The political evolution of Rahul Gandhi
From his first electoral win to a 56-day hiatus from politics to his speech at UC Berkeley, here’s a look at the political career of Rahul Gandhi, who filed his nomination for the post of Congress president todayindia Updated: Dec 04, 2017 19:14 IST
Rahul Gandhi is set to become the president of the Indian National Congress , taking over the mantle from his mother Sonia.
Gandhi , who was Congress vice president for the past five years, filed his nomination papers at the party’s 24 Akbar Road headquarters in New Delhi on Monday. The Congress selects its president through an election, but it is not expected that anyone will challenge Gandhi’s nomination or file papers.
As Rahul comes of age in Indian politics, here’s a look at his political journey so far:
Rahul was born in 1970, the first child of Rajiv Gandhi and Sonia and the grandson of Indira Gandhi. He and sister Priyanka have lived their entire lives under the spotlight. Rahul Gandhi was just shy of his 21st birthday when his father Rajiv Gandhi was assassinated in Sriperumbudur, Tamil Nadu in 1991.
Rahul attended The Doon School in Dehradun, Uttarakhand from 1981 and then joined St Stephen’s College in Delhi, before moving to the United States and then the United Kingdom for further education.
Politics wasn’t Rahul’s first calling. After he finished his M.Phil from Cambridge University’s Trinity College in 1995, he worked at a management consulting firm in London for three years. When he returned to India, he started running his own strategy consultancy in Mumbai.
Rahul’s first foray into active politics was in 2004, when he contested the Lok Sabha elections from his father’s former constituency Amethi. He won his first election by over one lakh votes. Ever since his entry into politics, Rahul has had to contend with labels such as ‘prince’ and political rivals have focussed on his dynasty to attack him.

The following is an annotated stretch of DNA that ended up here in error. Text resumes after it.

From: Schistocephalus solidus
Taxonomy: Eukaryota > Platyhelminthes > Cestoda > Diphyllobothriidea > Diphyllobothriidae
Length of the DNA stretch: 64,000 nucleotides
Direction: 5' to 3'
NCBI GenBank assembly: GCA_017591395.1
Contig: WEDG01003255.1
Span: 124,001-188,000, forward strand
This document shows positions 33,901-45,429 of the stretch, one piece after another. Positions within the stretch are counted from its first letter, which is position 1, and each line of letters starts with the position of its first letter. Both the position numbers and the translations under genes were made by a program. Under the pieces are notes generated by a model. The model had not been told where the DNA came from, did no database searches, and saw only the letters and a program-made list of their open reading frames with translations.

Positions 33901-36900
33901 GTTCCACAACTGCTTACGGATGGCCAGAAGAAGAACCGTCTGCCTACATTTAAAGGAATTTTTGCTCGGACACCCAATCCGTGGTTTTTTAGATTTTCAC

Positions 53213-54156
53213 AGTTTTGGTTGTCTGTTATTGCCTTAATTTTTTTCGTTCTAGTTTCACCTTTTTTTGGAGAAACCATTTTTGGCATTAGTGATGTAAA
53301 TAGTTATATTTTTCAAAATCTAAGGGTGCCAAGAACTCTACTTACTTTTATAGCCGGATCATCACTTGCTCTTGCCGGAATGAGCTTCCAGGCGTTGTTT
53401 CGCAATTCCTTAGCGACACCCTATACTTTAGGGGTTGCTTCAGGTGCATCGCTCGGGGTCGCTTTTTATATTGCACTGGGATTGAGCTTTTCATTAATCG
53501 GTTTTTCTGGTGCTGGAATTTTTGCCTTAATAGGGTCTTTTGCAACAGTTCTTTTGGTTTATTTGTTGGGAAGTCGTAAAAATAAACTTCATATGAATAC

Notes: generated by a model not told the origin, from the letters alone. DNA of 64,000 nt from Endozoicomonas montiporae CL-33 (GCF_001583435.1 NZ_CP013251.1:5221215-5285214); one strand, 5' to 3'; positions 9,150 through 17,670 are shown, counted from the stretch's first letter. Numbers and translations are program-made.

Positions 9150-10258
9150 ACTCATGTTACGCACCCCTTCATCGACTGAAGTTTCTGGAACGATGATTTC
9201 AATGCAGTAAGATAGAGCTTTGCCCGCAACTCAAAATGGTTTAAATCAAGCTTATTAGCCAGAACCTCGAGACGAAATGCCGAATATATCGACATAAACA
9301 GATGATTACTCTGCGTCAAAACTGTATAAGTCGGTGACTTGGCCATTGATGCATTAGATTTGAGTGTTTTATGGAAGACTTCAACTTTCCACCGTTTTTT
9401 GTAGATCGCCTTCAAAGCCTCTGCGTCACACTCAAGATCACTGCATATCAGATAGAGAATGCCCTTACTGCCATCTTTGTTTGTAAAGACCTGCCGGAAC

In 2007, he was appointed the Congress general secretary. He also took charge of Indian Youth Congress and the National Students Union of India.
The first test of Rahul’s political mettle came in 2009, when he campaigned for the Congress during Uttar Pradesh elections. The Congress, which had been struggling in the state, won 22 out of 80 seats, its best show in years.
But this victory was short-lived. Rahul’s extensive tour of Bihar could not land Congress a victory in the state in the 2010 state elections, and the party managed a measly 4 out of 243 assembly seats.
In 2011, Rahul made national headlines when he took on the Mayawati government during the anti-land acquisition protests by farmers in Bhatta Parsaul. Gandhi dodged the police to enter the village, riding pillion on a farmer’s motorbike, and was arrested by the administration.
While Rahul wasn’t officially helming the party, it was his strategies that the Congress followed in the 2012 Uttar Pradesh elections. But Gandhi’s high-profile campaign and tours of the state resulted in naught. The Congress suffered a crushing defeat.
Gandhi studiously refused any cabinet position under both the terms of the Manmohan Singh-led UPA government. In 2013, Gandhi was appointed as the Congress Vice-President at a party conclave in Jaipur.
The 2014 general elections were Gandhi’s litmus test, but the incumbent Congress government faced a humiliating defeat as the BJP-led NDA claimed a landslide victory, winning 336 seats. The BJP won 282 seats by itself, the first time that a non-Congress party won a simple majority on its own.
The run-up to the elections were marked by a fierce contest. The BJP’s party machinery painted Rahul as the ‘shehzada’, who was out of touch with reality, while Gandhi was bested by Narendra Modi when it came to communication skills. The Congress’ hesitation in making Rahul Gandhi the sole face of its campaign was seen as the party’s reluctance to lay the blame of defeat squarely on his shoulders.
On February 23, 2015, the Gandhi scion took an impromptu 56-day break from politics, prompting “missing” posters with his face and name in Amethi. It also prompted a slew of political commentaries that saw Gandhi as a reluctant politician.
In April 2015, Rahul Gandhi addressed the Parliament on the issue of farmer crisis,calling the NDA a ‘suit-boot ki sarkaar’. In May the same year, Gandhi’s office opened a Twitter account, which now has a following of 4.68 million.
The Congress vice-president has become more active of late. His speech at University of California, Berkeley, earlier this year garnered praise for Gandhi’s frankness in answering questions on dynasty and the BJP’s economic policies. Gandhi’s astute use of his Twitter account , laced with humour and sarcasm,challenged Modi government’s policies such as demonetisation and GST and increased the Gandhi scion’s social media following.
Rahul’s elevation to the post of Congress president will mark his coming into his own. It seems that he is ready to emerge out of his mother’s shadow, an allegation levelled at him by political opponents.